Gustin promises a raft of new digital products early next year. In addition to the less expensive thermal printer, he's aiming to introduce a $300 digital scanner and a digital camera in the $300 range. Apple's QuickTake digital camera, made by Kodak, is among the cheapest now on the market, at $700. Gustin's division had revenues of about $500 million in 1994, roughly 4% of Kodak's total sales. Gustin has told Fisher that it will grow by 67% in 1995 and will take another leap the following year. Meanwhile, Gustin is looking to resurrect Kodak's faltering Photo CD project. Launched in mid-1992, it was badly misdirected at the consumer market as a high-tech way to see photos on TV. But few photo buffs wanted to spend about $1 to transfer each snapshot to a compact disk. In March, Kodak will relaunch Photo CD, this time aimed at the PC user. By adding software to each Photo CD platter, Kodak plans to make it easier to retrieve photos and use them in electronic documents. A personnel manager, for example, could load a Photo CD with pictures of employees into a CD-ROM drive and create an organizational chart complete with photos.

Although digital imaging embraces everything from Sega video games to on-demand cable-TV movies, Kodak is sticking mostly to its historical niche of color still images. That's a plenty big enough market, says Gustin, who says Kodak wants to make it cheap and easy for people to use high-quality images in everything from real estate listing sheets to school essays. But Kodak doesn't have the clout or the technology to do it alone. That's why Fisher and Gustin have been trying to get other industry players to adopt Kodak's technologies as standards in the computer and multimedia worlds. Fisher's platinum Rolodex of information-industry contacts has been crucial in the hunt. He has used his contacts at the University of Illinois' National Center for Supercomputing Applications in a drive to get Photo CD accepted as a standard for sending images over the Internet. He has also met with other corporate heavyweights--among them Microsoft's Bill Gates and Scott McNealy of Sun Microsystems--to discuss licensing and partnership deals. Microsoft will include Kodak's color management standards in its Windows 95 operating system. Kodak also says it's working with leading telecom companies on ways to make it easier to send images over phone lines. And on Jan. 17, Kodak said it would license a technology from Live Picture Inc. that will speed image processing on Photo CDs. Other deals should be announced in the first quarter.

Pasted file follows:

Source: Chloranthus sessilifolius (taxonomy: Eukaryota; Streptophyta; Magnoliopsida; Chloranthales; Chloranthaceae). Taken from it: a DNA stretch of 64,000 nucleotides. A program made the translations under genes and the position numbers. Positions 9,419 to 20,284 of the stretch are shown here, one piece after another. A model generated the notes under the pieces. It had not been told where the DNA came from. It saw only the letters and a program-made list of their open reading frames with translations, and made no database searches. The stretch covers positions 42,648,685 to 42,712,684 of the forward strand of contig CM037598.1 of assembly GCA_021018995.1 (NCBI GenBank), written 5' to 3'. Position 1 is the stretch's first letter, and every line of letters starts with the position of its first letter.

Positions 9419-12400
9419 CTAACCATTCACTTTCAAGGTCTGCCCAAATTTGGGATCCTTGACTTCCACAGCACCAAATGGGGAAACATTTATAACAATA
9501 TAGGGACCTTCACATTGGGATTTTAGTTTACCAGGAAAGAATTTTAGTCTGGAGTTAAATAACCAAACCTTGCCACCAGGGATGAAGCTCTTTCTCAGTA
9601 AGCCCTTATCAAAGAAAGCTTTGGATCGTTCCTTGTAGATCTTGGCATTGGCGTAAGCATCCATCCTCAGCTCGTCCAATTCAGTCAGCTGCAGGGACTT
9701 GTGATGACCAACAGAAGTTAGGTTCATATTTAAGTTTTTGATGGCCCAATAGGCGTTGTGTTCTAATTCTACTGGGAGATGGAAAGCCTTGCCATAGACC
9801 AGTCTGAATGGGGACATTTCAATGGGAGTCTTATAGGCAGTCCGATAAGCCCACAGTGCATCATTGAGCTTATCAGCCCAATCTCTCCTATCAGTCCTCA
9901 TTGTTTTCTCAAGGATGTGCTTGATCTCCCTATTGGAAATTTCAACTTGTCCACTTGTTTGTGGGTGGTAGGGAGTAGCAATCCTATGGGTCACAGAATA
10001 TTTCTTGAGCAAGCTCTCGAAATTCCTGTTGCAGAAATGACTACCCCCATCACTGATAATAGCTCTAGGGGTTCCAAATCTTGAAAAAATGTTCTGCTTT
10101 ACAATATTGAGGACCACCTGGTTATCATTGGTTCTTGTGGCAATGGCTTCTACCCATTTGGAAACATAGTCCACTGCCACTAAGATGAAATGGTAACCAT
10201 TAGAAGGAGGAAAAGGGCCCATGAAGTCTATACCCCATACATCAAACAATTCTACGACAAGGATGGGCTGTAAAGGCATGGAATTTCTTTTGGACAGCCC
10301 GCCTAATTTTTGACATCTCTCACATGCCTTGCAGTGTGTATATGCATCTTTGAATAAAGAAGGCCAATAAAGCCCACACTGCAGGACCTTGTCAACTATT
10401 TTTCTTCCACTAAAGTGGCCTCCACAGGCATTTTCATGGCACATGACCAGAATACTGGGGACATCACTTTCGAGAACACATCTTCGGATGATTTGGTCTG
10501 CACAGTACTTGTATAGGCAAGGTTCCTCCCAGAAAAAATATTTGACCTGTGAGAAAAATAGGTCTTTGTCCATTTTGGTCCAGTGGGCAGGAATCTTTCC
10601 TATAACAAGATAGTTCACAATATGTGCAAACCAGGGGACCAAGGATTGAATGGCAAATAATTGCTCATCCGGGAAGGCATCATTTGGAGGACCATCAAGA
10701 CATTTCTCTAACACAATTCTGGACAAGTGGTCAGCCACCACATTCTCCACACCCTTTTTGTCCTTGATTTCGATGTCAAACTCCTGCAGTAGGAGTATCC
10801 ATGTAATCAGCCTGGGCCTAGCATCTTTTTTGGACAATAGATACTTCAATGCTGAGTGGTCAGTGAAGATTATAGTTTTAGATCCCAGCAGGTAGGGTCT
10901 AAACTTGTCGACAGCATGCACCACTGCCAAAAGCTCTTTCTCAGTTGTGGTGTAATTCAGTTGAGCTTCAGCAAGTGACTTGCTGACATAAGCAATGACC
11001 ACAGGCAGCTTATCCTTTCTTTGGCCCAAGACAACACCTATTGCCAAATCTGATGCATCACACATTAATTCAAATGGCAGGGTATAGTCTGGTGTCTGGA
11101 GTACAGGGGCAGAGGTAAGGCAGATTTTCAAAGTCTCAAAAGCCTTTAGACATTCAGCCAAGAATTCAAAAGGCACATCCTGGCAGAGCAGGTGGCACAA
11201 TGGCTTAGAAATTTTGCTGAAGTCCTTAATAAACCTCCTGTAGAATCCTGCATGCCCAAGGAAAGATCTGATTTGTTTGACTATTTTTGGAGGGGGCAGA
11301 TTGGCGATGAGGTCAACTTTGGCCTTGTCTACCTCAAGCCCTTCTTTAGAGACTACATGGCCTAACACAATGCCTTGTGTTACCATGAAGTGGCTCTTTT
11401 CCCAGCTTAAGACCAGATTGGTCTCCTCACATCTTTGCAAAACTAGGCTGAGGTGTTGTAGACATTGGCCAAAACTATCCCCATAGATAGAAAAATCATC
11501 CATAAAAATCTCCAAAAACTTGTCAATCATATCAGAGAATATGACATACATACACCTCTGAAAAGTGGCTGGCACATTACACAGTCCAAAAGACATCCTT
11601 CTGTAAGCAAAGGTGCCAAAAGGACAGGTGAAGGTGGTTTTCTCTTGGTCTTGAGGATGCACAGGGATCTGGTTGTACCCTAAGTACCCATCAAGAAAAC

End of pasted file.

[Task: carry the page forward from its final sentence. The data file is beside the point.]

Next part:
Again, while the strategy sounds fascinating, skeptics abound. Bob Goldstein, president of ZZYZX Visual Systems, a Los Angeles imaging lab, is one of the leading Photo CD users in the country. But he has been frustrated because key enhancements, such as the ability to encrypt images, have been repeatedly promised by Kodak but never delivered. "I'm going to reserve judgment until I see the products actually hitting the street," he says.

TRANSFORMATION. Others point out that Kodak has never been good at manufacturing electronic gear in high volumes and low cost. Nearly all of its equipment is aimed at the less competitive, pricey end of the market, from copiers to scanners. And when Kodak tried to sell consumer products in the past--8mm camcorders, videotape, even batteries--it quickly dropped out when the competition got too stiff. "They're going into a totally different business, with totally different distribution channels and much slimmer margins," says one former Kodak executive. "They have an incredibly long road ahead."

Fisher concedes Kodak is still feeling its way in the digital world. His aim is to get an array of new products and services to the markets and figure which ones work--and make a course correction. Meanwhile, Fisher is counting on a revolutionary new film-and-camera system to expand the consumer photography market. Developed in partnership with five Japanese companies, including Fuji, Canon, and Nikon, the Advanced Photographic System (APS) is scheduled for launch in early 1996. Its drop-in film cartridges will eliminate the problem of misloading. More important, APS cameras will digitally record information such as shutter speed and aperture on a magnetic strip running across the film spool. That data will help a new generation of photo-processing gear churn out better prints.